It’s occasionally said that Hollywood is out of ideas. The truth of the matter is that Hollywood has been cheerfully purloining ideas from other media for as long as Hollywood has been around. Novels, cartoons, live-action television shows, comic books, video games, and even the occasional board game have yielded their characters, concepts, and storylines to films. Some of these have been successful, commercially and critically; there’s a reason why the Academy Awards have an Oscar for Best Adapted Screenplay. Some of them, however, are successful on no meaningful level. And sometimes even when the adaptation is successful among some of the general public, the fans of the original remain displeased.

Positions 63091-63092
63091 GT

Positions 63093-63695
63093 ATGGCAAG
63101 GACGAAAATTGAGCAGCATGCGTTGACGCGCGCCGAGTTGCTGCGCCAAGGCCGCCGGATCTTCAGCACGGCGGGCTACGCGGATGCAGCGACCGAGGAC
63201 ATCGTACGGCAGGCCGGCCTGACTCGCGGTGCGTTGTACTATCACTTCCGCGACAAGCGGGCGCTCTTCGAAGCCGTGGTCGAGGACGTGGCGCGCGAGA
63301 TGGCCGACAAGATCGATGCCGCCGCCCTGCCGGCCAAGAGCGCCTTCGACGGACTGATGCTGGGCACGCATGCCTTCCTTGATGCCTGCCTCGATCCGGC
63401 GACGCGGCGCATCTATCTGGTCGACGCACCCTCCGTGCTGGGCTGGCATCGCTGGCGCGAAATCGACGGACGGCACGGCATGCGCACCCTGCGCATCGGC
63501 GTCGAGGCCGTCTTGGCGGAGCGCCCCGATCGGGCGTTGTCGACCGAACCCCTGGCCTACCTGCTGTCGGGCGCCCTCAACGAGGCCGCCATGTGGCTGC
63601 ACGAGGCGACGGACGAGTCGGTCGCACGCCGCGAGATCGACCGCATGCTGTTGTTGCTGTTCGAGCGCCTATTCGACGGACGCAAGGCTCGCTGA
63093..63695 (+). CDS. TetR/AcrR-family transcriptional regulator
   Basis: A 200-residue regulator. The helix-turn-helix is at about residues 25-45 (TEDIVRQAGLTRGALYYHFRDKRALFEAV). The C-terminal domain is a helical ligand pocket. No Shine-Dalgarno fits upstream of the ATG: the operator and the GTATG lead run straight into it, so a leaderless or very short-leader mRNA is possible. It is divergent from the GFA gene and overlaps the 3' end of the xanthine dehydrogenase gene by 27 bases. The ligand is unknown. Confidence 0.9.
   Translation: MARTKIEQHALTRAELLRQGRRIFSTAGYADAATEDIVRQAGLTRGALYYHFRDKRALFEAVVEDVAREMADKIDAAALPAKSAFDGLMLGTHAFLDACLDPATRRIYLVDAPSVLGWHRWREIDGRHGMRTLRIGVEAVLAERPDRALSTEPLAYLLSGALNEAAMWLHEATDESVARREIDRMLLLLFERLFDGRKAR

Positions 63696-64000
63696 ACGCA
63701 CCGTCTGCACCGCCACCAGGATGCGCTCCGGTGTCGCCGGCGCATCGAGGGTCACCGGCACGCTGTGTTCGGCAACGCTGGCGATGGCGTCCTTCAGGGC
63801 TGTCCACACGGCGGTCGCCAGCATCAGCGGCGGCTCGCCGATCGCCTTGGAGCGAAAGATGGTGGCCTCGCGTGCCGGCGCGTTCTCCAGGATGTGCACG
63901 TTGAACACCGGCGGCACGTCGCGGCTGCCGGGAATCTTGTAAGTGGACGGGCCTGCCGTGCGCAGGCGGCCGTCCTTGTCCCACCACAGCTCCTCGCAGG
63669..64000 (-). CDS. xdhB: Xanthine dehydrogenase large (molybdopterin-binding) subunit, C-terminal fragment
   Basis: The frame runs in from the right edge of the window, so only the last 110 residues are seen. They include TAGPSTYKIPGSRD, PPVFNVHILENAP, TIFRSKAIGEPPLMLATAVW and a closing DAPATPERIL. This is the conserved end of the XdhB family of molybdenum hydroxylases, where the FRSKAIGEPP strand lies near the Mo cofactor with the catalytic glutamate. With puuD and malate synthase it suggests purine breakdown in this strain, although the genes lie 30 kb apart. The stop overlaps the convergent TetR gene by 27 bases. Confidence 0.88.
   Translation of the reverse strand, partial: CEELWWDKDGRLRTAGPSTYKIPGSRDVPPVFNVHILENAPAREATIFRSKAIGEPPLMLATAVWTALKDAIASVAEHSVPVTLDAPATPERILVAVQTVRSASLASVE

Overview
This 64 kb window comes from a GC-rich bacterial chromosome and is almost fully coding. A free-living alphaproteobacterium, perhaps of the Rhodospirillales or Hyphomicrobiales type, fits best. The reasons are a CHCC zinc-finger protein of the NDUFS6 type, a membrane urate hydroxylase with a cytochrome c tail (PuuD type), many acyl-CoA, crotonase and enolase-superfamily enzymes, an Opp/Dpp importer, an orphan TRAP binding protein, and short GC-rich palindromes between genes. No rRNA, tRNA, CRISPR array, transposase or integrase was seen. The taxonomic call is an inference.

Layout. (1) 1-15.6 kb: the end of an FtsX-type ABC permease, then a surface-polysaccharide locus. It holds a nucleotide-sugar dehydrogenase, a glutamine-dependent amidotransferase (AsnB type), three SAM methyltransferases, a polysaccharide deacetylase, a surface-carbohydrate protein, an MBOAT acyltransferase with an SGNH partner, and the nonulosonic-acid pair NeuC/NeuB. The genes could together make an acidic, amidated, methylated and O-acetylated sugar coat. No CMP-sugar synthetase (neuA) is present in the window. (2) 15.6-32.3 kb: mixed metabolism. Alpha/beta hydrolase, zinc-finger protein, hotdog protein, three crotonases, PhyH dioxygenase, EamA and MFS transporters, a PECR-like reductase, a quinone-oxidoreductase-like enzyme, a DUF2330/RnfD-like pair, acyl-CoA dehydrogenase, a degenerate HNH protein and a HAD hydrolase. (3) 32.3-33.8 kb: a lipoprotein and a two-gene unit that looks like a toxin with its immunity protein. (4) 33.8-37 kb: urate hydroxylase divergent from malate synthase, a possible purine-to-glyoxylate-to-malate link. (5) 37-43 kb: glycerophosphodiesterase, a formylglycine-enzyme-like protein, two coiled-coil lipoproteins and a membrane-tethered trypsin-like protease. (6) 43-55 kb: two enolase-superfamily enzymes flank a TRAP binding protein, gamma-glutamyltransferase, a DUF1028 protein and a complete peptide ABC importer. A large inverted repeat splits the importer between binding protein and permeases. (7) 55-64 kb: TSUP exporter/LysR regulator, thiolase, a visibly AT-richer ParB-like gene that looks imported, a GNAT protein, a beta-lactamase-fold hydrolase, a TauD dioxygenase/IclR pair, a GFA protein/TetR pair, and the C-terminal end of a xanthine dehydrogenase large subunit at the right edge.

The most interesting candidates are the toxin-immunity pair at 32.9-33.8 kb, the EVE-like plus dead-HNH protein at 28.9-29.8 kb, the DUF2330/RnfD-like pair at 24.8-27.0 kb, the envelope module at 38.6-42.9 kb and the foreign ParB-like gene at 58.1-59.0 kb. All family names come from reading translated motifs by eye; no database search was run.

There are several reasons why this can happen, with the most basic and obvious being “they just didn’t make a good movie”. But when making an adaptation — especially of a well-loved property — there are additional pitfalls to be avoided beyond the normal concerns of making a good movie. (Of course, if the source material is terrible to begin with, or just has no story whatsoever, your battleship may be sunk from the get-go.) In my eyes, there is a certain basic rule that all adaptations should try to follow: Respect the source material. There are several different factors that go into that, but they’re all important, and while a film can sometimes get away with bending one or two, if it goes too far astray, it will probably get a severe backlash from the fans.
So what does it mean to respect the source material? Continue reading